PPAAT encourages public personalities to go for Voluntary Counselling and Testing (VCT) and in May 2004, twelve Members of Parliament went for VCT. In 2005, Tendai was honoured with the Auxillia Chimusoro Award for her outstanding activism in the fight against HIV/AIDS. In 1989, Chimusoro was the first person in Zimbabwe to openly disclose that she was HIV positive. In her must-read book Unlucky In Love, Tendai chronicles her side of the story and shares her thoughts about how women in Southern Africa can cope with the realities of HIV/AIDS.

ANALYSIS

Can a husband rape his wife? Never mind. But this is a story about beauty, blame and divorce. In most of Africa, women are blamed and divorced for allegedly spreading the virus. Call it Beauty and the Beast? But HIV does not discriminate. It infects slim cat-walk models, as well as unsung plump homely wives.

From a high-profile coach’s wife, sitting in the VIP stand of the stadium and beaming on TV, Tendai has found new fame, in fact better fame, as an HIV/AIDS activist. Better fame because she has given face to the many invisible people silently living with HIV. With people like Tendai, HIV no longer has an ugly face. HIV is not just for the brothers and sisters in the slums of Mbare, Soweto and Babylon. Even the rich and famous are at risk of contracting HIV. Even priests can have HIV. HIV infects and affects everyone. We are all in this together!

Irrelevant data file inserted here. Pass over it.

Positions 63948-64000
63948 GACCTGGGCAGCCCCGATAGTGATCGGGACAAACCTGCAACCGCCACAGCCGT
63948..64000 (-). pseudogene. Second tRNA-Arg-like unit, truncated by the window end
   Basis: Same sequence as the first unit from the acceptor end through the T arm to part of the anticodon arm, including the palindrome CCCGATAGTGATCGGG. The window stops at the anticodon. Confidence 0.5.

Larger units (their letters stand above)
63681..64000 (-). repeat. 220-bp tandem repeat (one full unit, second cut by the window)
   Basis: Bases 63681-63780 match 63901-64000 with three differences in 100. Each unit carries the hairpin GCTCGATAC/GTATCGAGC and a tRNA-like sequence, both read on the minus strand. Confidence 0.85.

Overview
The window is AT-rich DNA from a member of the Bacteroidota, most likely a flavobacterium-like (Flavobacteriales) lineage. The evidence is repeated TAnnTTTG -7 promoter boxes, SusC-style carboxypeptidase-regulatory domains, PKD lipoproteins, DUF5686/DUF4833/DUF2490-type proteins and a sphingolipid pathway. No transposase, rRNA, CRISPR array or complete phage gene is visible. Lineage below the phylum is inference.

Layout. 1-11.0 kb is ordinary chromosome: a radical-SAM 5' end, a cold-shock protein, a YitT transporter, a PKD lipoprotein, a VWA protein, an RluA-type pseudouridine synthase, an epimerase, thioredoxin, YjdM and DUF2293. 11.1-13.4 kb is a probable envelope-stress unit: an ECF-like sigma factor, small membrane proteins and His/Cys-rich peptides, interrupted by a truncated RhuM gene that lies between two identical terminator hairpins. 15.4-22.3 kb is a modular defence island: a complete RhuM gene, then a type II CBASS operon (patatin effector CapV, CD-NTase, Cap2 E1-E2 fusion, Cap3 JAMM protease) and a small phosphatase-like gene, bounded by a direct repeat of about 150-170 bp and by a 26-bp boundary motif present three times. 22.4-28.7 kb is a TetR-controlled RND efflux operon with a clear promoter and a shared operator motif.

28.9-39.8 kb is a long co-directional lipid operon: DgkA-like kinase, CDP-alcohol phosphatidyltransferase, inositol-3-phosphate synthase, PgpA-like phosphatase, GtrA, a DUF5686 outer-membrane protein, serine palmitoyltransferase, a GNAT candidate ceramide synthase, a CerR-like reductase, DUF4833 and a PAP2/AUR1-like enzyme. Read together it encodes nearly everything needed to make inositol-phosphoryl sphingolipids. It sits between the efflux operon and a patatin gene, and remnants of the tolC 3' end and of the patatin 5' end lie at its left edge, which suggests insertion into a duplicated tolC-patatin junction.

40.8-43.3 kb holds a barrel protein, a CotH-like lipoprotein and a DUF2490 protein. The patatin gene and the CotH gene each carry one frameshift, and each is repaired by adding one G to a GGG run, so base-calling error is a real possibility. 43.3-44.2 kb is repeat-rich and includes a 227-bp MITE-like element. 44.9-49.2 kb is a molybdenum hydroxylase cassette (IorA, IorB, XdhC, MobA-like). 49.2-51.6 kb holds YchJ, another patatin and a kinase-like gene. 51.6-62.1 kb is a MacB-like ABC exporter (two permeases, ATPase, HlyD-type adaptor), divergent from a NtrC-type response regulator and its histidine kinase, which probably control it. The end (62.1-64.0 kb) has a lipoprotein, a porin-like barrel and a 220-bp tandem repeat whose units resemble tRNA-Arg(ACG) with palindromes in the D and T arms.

That said, some professions and behaviours are at a higher risk of HIV infection. Risk assessors call it relative risk. Generally, commercial sex workers and people on the move, working away from their spouses, are at higher risk of HIV infection. It is difficult for husbands and wives to stay without sex when they are away from their usual partners for long periods of time.

Thus truck drivers, pilots, journalists, and migrant workers may be high-risk transmitters. Nurses and doctors may also be a high risk group due to the biohazards of their trade. In Zambia, the Health sector has lost more nurses and doctors to HIV than the brain-drain. This is not to stigmatise these categories of workers.